Culture and Review

  • 2 Nov 2011

    A review of a thesis for the degree of Doctor of Philosophy in Theology, submitted to the University of Exeter by Peter John Dominy

  • 30 Oct 2011

    Do the managers at St Paul's Cathedral have the stomach to engage in the real world at the crest of a tidal race between people, money and power? asks Bishop Alan Wilson. Or are they just overgrown public schoolboys playing indoor games in their own self-important Tourist Disneyland?

  • 1 Oct 2011

    Marriage. What’s it all about, then? In a sermon marking the wedding of two established friends of Ekklesia, Simon Barrow looks at the spiritual and social embeddedness which means that, in Bonhoeffer's words, “It is not your love that sustains the marriage, but from now on, the marriage that sustains your love.”

  • 27 Sep 2011

    The Dead Sea Scrolls, which include the world's oldest known biblical manuscripts, are now available online through a cooperative effort between the Israel Museum, where they are housed, and Google.

  • 27 Sep 2011

    A unique and ambitious web-based theological resource has been launched in Geneva by the World Council of Churches and Globethics.net. It aims to redress a global imbalance of access to research materials in theology and related disciplines.

  • 21 Sep 2011

    The issue about creationism in schools is part of a wider set of misleadingly contructed arguments about religion and science, says Bob Carling. But ‘culture wars’ are often played out often by ignoring (or unfairly vilifying) those who take seriously the religious aspects of being human (and thus are theistic or agnostic) and who on the other hand take seriously the scientific evidence for evolution.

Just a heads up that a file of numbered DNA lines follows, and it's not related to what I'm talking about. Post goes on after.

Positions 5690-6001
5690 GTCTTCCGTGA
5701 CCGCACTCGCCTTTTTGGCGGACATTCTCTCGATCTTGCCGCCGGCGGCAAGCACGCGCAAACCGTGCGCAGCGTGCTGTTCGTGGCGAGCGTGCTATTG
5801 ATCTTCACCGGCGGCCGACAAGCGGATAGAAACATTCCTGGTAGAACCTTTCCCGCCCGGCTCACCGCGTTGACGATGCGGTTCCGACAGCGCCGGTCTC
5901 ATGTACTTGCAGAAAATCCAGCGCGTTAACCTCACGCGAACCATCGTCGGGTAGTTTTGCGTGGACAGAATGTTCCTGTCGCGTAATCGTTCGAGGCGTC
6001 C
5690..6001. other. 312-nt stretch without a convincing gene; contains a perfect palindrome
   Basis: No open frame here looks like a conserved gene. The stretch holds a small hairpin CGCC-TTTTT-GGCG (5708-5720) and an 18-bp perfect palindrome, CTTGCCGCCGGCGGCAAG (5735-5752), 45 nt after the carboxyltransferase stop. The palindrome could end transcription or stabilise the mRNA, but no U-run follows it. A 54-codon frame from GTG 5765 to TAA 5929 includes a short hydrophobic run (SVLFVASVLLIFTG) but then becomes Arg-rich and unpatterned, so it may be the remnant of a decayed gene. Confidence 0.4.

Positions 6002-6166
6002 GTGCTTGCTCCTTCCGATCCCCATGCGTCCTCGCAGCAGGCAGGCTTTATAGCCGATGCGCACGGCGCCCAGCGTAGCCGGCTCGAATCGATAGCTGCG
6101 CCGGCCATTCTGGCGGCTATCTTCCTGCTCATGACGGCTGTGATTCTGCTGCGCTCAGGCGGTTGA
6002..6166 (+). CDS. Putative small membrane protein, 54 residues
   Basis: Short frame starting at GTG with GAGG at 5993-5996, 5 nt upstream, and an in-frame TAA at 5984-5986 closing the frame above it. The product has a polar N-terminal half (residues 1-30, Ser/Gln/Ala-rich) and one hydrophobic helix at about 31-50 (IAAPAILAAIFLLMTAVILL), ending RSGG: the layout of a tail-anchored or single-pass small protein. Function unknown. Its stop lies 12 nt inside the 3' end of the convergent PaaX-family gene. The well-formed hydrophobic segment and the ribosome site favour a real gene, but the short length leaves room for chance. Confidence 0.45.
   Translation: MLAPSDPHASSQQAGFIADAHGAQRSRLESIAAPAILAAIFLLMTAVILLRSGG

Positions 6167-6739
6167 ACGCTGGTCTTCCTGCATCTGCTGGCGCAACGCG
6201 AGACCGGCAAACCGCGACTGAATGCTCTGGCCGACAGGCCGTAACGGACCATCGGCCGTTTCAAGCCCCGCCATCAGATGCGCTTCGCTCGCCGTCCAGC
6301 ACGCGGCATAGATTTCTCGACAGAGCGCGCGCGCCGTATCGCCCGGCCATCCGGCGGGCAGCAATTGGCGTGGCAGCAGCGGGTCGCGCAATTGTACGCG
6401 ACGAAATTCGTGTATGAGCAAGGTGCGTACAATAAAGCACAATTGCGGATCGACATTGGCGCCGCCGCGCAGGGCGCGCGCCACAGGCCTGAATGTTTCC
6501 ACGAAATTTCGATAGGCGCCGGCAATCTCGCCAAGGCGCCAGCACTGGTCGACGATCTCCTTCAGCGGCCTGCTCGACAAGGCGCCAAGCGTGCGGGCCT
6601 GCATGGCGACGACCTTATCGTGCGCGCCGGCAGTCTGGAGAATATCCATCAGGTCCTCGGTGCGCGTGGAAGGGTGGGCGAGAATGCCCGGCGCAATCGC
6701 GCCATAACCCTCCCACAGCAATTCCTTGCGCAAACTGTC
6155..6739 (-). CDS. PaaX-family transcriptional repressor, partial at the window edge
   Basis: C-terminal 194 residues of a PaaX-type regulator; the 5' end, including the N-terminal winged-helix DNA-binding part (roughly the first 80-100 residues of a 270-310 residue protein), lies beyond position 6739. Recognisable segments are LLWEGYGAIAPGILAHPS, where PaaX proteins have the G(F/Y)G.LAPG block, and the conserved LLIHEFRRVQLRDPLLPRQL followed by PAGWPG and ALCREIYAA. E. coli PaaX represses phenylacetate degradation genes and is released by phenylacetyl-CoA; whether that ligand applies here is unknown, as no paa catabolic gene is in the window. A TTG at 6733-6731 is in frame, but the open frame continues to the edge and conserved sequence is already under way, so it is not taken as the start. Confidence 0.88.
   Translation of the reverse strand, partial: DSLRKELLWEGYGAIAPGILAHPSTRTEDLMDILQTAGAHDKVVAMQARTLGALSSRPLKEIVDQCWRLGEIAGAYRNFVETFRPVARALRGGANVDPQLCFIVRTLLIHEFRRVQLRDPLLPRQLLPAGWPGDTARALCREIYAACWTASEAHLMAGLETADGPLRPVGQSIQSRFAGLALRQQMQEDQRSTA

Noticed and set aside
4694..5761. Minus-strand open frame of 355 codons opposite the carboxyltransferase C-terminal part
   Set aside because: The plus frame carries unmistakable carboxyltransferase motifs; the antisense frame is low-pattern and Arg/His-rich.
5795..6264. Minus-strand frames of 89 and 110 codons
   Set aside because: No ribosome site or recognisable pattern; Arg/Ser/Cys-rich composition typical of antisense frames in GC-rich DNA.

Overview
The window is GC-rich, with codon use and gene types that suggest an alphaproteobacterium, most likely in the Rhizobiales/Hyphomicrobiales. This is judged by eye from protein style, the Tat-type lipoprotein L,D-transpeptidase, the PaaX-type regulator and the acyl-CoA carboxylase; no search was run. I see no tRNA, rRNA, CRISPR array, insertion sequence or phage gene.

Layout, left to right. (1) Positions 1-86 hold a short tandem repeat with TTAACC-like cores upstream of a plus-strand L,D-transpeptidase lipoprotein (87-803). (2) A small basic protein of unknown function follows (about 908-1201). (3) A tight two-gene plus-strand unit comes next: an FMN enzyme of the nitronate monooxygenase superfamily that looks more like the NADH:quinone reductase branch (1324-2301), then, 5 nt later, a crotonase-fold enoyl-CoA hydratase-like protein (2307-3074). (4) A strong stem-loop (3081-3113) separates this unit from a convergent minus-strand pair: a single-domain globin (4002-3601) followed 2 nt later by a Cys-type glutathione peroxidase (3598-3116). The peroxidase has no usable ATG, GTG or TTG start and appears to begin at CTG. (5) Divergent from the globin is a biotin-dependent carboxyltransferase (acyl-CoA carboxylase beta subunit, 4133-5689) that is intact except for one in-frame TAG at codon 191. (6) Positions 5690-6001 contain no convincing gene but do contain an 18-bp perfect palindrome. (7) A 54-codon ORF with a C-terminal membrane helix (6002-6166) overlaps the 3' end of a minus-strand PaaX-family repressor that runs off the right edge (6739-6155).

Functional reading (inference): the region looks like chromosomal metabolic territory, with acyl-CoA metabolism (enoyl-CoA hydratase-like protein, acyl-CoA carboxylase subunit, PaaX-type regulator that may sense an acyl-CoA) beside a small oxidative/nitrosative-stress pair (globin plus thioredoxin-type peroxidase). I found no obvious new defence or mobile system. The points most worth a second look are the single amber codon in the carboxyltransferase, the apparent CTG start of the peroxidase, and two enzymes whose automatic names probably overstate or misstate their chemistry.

• 17 Sep 2011

    In Argentina, as in many Latin American countries, September is a month to celebrate the Bible. Churches coordinate lectures, workshops and conferences for youth.

  • 5 Sep 2011

    Dr Kamal Salibi, a renowned academic and historian, died suddenly in Beirut this week. Harry Hagopian reflects on his significance not just for his home country, but for the Arab world as a whole and for all concerned for the social, intellectual, religious and political culture of the Middle East.

  • 2 Sep 2011

    Why it is that so few ‘secular’ scholars engage meaningfully with ‘religion’, wonders Michael Marten. Or to put it another way: why is it that so many religion scholars depend upon and practice disciplinary heterogeneity, whereas many of the scholars they use do not appear to engage substantially with what they write?

  • 22 Aug 2011

    Two top performers coming to Edinburgh are convinced that music can play a significant role in awakening the human spirit and bringing a longing for harmony and peace in a troubled world, writes Mary Anson.